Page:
Congratulations graduates!

Recent surveys show that there are nearly 4 million people leaving college or grad school in the U.S. alone this year. So, if you’re a little stressed over how to make this transition go a little more smoothly, take comfort – you’re not alone!

Here are a few tips that will help take some of the stress out of your upcoming move to your first place after college.

1. Welcome to Your New REAL Adult Life.

I say “real” because for many being a student has not meant having full life responsibilities yet. Now that’s over – and it’s time. Adopt the mantra that this is the beginning of your new adult life.

With that in mind, take a look around the space you’re currently living in and decide what should and should not continue with you into this next phase. Do you really need to hold onto the posters that you’ve had up in your dorm this entire time? What items of clothing or beat up furniture or maybe old tech don’t need to move with you? Start a big purge. This is a good time to start thinking more like the adult part of your life as opposed to the teenage part of your life. And, future inhabitants of your dorm or apartment will probably be happy to have an extra beanbag chair or the beat-up bookshelf that has seen better days.

2. Remember: Checklists Are Your Friend.

Start a task list on your phone (old fashioned paper works too, of course). Your mind will race with loads of things you want to remember to do. Get them written down and you won’t worry about forgetting them. And, nothing’s too small .… this isn’t a list anyone but you needs to see so put everything down. Studies show that stress comes directly with trying to remember too many things. Having tasks written down relieves you of the burden of having to remember each of them and creates lists that are easy to refer to and quick to check.

3. Consider Getting a PO Box Instead of a Home Address.

You’re in a period of transition. It’s hard to know whether the place you’re moving into is going to work out in the long run or not. Post office boxes can be rented pretty inexpensively these days at either the local post office or at lots of postal stores. Get one in a neighborhood that you’re intending to move into. Once you have an address, you can start signing up for loads of things (like utilities). And, you can now start the tedious list of letting each of your credit card companies (and personal contacts) know of your new address. Oh, and don’t forget that with a PO Box, you can now start getting things delivered that you don’t need to be home to receive. Finally, lucky you, as a full-fledged no-longer-student status, you’ll now be on the jury service lists!

4. Plan and Prepare For How You Will Move.

Are you moving yourself? If so, when was the last time you had your car checked out? Oil change, brakes, wipers, etc. all should be given a good once over. Better to do that now before your car is loaded to the hilt and you need to then change a tire. If you’re hiring a moving company, do your research and compare prices – but be sure you’re checking what services are included and what are additional. It’s sometimes tricky to compare apples with apples from different moving companies but do your best. Also, personal word of mouth is really better than online reviews. If you have a friend that you trust who recently moved asked how his/her experience went with the moving company they used.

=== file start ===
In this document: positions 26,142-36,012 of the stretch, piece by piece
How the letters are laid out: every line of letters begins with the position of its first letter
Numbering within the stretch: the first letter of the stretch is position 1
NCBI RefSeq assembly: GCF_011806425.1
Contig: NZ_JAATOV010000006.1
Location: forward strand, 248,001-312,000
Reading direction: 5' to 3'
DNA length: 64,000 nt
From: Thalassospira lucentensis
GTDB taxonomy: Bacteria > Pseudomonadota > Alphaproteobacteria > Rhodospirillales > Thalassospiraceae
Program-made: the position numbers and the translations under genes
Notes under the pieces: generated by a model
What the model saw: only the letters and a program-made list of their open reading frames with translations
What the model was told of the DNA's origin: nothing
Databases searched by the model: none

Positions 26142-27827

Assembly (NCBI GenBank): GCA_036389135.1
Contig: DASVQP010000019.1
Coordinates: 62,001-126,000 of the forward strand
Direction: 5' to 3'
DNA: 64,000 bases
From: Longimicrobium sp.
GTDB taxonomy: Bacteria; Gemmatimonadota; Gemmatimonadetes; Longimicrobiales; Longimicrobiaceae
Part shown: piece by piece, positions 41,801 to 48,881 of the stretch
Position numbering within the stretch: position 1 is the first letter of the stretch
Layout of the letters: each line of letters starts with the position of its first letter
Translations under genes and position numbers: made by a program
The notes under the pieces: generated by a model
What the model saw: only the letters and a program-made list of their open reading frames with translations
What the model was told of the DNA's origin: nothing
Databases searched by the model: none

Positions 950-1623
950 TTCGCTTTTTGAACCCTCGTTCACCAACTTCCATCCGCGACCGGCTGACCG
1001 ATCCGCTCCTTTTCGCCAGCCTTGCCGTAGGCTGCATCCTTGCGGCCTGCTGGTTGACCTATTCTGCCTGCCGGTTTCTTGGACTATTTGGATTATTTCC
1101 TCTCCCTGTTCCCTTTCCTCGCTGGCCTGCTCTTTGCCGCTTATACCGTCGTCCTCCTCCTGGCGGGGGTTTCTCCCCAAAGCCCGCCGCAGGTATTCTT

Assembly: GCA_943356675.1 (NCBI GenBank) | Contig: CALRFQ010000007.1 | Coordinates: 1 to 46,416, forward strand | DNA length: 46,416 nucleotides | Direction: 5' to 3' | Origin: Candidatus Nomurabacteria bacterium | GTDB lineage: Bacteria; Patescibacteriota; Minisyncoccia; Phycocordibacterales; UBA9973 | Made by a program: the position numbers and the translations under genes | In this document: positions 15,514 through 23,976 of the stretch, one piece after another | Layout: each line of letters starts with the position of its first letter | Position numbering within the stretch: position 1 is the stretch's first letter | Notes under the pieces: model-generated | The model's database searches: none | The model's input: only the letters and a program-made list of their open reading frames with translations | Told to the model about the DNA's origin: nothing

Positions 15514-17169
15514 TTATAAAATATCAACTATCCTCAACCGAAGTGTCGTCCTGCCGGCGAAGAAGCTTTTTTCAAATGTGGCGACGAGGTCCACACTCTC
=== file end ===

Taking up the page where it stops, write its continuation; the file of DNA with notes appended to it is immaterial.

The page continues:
5. Have Your Winter Gear Cleaned Now.

Assuming it’s warm weather when you’re moving, consider taking your winter gear to the dry cleaners to be cleaned, folded, and packed up neatly. Move all of those sweaters, scarves, and the like in their dry-cleaning bags and you’ll be more likely to keep them neat and clean when you arrive.

6. Give Away Your Plants.

Unless you’re going a short distance, or they’re incredibly meaningful to you, donate them to a friend, a school, a library, etc. Plants are generally not very expensive and generally don’t thrive during a move (especially a long one).

7. Start a Box of ‘Important Items’

These are things that will be with you in the car or on the plane when you do finally move. Valuables (jewelry, money, etc.), contracts, passports, and original documents are things to consider putting in this box to ensure they’re all safe and in one place. Think of this box as the one that you really really don’t want to lose. This should be something that you don’t leave in your locked car overnight – take it inside with you while you’re traveling.

8. Know What’s Around You.

On that same safety front, you should have an idea of where the closest hospital, fire department, police station, maybe even pharmacy are in your new neighborhood. A few minutes of planning now could be really helpful when you’re in a very stressful situation later. Also, ask around now for any recommendations for a doctor, dentist, even hair cutter in your new neighborhood. Thanks to social media, someone knows someone in your social group who can give you some advice.

9. Read the Fine Print.

Are you leaving a rental situation? If so, have a look at your rental agreement at least a month before you’re planning on vacating. What’s required for the return of your security deposit? Check these conditions out now and you hopefully won’t forego some serious money just because you didn’t take the time to do some minor repairs or serious clean-up.

10. Buy an Iron.

If you’ve somehow made it to graduation without one, now’s the time. Irons are the ultimate symbol of adulthood. Get one now. You’ll need it. And if you think you don’t need it, you’re wrong. It might sound silly but you’ll thank me later.

A little planning and organization will make your move less stressful and this transition to your post-college life easier.  Good luck with this exciting new phase in your personal and professional life.

Peter Walsh